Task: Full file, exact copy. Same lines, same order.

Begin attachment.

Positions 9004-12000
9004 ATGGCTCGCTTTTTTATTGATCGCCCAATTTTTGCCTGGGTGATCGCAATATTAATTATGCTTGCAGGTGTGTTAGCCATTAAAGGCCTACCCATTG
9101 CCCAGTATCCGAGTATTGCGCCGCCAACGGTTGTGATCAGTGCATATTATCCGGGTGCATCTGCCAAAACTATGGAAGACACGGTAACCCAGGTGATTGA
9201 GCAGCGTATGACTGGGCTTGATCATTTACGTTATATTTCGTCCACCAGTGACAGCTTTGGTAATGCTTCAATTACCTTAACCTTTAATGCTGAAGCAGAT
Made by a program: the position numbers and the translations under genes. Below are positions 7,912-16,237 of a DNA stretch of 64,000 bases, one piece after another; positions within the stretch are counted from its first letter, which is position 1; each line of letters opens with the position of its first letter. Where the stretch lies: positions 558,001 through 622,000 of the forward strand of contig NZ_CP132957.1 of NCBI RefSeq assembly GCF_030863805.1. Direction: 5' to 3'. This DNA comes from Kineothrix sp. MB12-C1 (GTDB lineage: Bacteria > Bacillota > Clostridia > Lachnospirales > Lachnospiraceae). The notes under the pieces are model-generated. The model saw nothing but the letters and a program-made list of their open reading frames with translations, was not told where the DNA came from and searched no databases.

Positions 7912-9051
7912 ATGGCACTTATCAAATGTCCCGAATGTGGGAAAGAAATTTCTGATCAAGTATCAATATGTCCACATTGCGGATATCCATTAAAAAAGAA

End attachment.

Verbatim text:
Positions 9004-12000
9004 ATGGCTCGCTTTTTTATTGATCGCCCAATTTTTGCCTGGGTGATCGCAATATTAATTATGCTTGCAGGTGTGTTAGCCATTAAAGGCCTACCCATTG
9101 CCCAGTATCCGAGTATTGCGCCGCCAACGGTTGTGATCAGTGCATATTATCCGGGTGCATCTGCCAAAACTATGGAAGACACGGTAACCCAGGTGATTGA
9201 GCAGCGTATGACTGGGCTTGATCATTTACGTTATATTTCGTCCACCAGTGACAGCTTTGGTAATGCTTCAATTACCTTAACCTTTAATGCTGAAGCAGAT
Made by a program: the position numbers and the translations under genes. Below are positions 7,912-16,237 of a DNA stretch of 64,000 bases, one piece after another; positions within the stretch are counted from its first letter, which is position 1; each line of letters opens with the position of its first letter. Where the stretch lies: positions 558,001 through 622,000 of the forward strand of contig NZ_CP132957.1 of NCBI RefSeq assembly GCF_030863805.1. Direction: 5' to 3'. This DNA comes from Kineothrix sp. MB12-C1 (GTDB lineage: Bacteria > Bacillota > Clostridia > Lachnospirales > Lachnospiraceae). The notes under the pieces are model-generated. The model saw nothing but the letters and a program-made list of their open reading frames with translations, was not told where the DNA came from and searched no databases.

Positions 7912-9051
7912 ATGGCACTTATCAAATGTCCCGAATGTGGGAAAGAAATTTCTGATCAAGTATCAATATGTCCACATTGCGGATATCCATTAAAAAAGAA